RESISTANCE PILOT TALLIE

Included with the A-Wing is one of its pilots, a Resistance fighter named Tallie.  That’s all I’ve got on her.  I have no idea if she’s prominent in the film or if she’s just another Goss Toowers in the making, but I do know she’ll be flying this ship at some point in the film.  The figure stands about 3 1/2 inches tall and she has the standard 5 points of articulation.  Design-wise, she’s rather similar to Paige, which I suppose makes a degree of sense.  I had initially assumed most of her tooling was shared with Paige, but a comparison of the two in-hand shows that, while they do share certain elements to their sculpts, it doesn’t appear that these two figures actually have any parts in common with each other.  Being that the two sculpts are still very similar, I do rather like this one, same as with Paige.  The details are nice and crisp, and have a nice realistic look to them.  Her helmet is permanently attached to her head, which is a shame, since I really dug the two removable helmets on the basic pilots.  On the plus side, they did at least have the good grace to mold her visor as a separate piece, so it can be translucent and thereby avoid another appearance of the infamous banana visors of TFA.  I appreciate that they went to the effort of putting a whole face under there, and the helmet is at least nicely detailed.  Tallie’s paint work is fairly standard stuff.  Mostly just basic color work.  There’s a bit of slop here and there, but nothing terribly noticeable.  The best work’s on the helmet, which even gets some smaller details to keep it interesting.  Tallie is packed with a standard small Resistance blaster, in a very dark brown.  Yay for variety of colors?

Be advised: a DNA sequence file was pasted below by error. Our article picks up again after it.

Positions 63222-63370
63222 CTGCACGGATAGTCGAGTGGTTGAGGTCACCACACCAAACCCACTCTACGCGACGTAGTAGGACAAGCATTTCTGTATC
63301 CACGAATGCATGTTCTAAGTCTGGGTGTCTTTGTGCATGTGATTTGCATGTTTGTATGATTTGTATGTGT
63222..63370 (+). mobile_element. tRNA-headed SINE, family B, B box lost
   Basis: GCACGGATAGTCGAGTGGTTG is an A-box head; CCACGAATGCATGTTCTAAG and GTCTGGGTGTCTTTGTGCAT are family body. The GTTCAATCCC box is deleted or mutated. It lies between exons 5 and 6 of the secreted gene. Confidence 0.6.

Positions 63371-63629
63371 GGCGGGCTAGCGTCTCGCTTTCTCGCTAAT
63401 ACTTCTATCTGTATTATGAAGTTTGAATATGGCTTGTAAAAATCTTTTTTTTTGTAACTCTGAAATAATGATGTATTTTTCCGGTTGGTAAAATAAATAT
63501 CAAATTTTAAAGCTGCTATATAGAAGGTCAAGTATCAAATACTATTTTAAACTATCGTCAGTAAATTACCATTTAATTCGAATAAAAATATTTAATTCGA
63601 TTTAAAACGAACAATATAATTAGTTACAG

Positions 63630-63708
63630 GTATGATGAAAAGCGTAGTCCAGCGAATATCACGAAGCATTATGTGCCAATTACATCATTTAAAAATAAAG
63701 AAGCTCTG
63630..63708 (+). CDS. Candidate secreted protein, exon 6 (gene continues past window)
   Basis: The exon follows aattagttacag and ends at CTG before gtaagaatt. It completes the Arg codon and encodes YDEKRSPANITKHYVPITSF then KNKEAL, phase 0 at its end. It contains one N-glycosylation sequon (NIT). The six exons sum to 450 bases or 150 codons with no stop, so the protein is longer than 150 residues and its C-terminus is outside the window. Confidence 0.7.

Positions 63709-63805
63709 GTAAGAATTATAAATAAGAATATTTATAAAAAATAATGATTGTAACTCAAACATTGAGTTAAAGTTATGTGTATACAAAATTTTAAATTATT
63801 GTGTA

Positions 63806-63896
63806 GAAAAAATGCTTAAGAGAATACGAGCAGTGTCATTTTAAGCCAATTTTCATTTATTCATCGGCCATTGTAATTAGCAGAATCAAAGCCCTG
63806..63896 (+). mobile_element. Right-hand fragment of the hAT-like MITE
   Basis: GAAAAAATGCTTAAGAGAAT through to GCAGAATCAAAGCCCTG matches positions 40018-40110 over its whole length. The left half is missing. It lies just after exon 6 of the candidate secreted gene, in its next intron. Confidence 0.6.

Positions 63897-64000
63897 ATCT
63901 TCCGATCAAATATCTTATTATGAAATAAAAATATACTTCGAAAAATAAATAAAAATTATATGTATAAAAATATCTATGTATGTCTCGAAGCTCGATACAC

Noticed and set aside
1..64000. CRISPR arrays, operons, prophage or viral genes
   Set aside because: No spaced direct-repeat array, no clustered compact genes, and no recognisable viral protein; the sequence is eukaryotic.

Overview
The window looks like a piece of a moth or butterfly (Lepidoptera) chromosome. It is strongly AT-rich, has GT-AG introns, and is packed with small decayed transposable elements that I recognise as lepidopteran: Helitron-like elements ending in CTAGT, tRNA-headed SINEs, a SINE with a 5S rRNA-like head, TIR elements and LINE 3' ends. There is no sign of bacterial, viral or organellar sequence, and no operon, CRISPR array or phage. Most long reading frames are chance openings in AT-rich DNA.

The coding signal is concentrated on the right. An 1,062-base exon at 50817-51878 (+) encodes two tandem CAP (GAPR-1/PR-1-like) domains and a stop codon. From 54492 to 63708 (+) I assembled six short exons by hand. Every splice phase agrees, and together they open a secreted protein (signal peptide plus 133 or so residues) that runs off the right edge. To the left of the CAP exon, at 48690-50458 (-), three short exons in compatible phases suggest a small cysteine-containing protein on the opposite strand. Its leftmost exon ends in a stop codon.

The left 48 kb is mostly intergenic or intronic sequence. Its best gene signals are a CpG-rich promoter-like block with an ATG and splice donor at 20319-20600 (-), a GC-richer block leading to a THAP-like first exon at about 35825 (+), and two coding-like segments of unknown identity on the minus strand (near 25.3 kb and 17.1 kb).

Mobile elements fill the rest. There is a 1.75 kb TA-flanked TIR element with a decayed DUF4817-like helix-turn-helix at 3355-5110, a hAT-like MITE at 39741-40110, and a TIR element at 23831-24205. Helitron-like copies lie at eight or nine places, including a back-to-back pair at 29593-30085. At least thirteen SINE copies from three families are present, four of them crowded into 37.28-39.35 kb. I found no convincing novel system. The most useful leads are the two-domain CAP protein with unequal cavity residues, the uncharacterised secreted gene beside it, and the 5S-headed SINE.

THE ME HALF OF THE EQUATION

I hadn’t initially planned to grab this one on Force Friday.  I tend to skip vehicles at launch, and I was already breaking that rule by getting the Ski Speeder.  Surely I couldn’t also grab another vehicle, right?  And I didn’t.  Well, not at Toys R Us, anyway.  But then we went to Target, and Super Awesome Girlfriend (who had gotten there before me) wandered up with this set in her hand and said it was the last one they had.  That, plus Target’s “Spend $100 and get a $25 gift card” promotion, helped convince me to get this one.  It’s not the most exciting item I picked up on Force Friday, but it’s a decent ship with a decent pack-in figure, and I can’t ask for much more than that.

#1417: Resistance Ski Speeder (w/ Captain Poe Dameron)

RESISTANCE SKI SPEEDER (w/ CAPTAIN POE DAMERON)

STAR WARS: THE LAST JEDI

“An older design predating those of the Rebel Alliance, these low-altitude, high-power ski speeders use a stabilizer strut to keep balance when zipping across alien terrain.”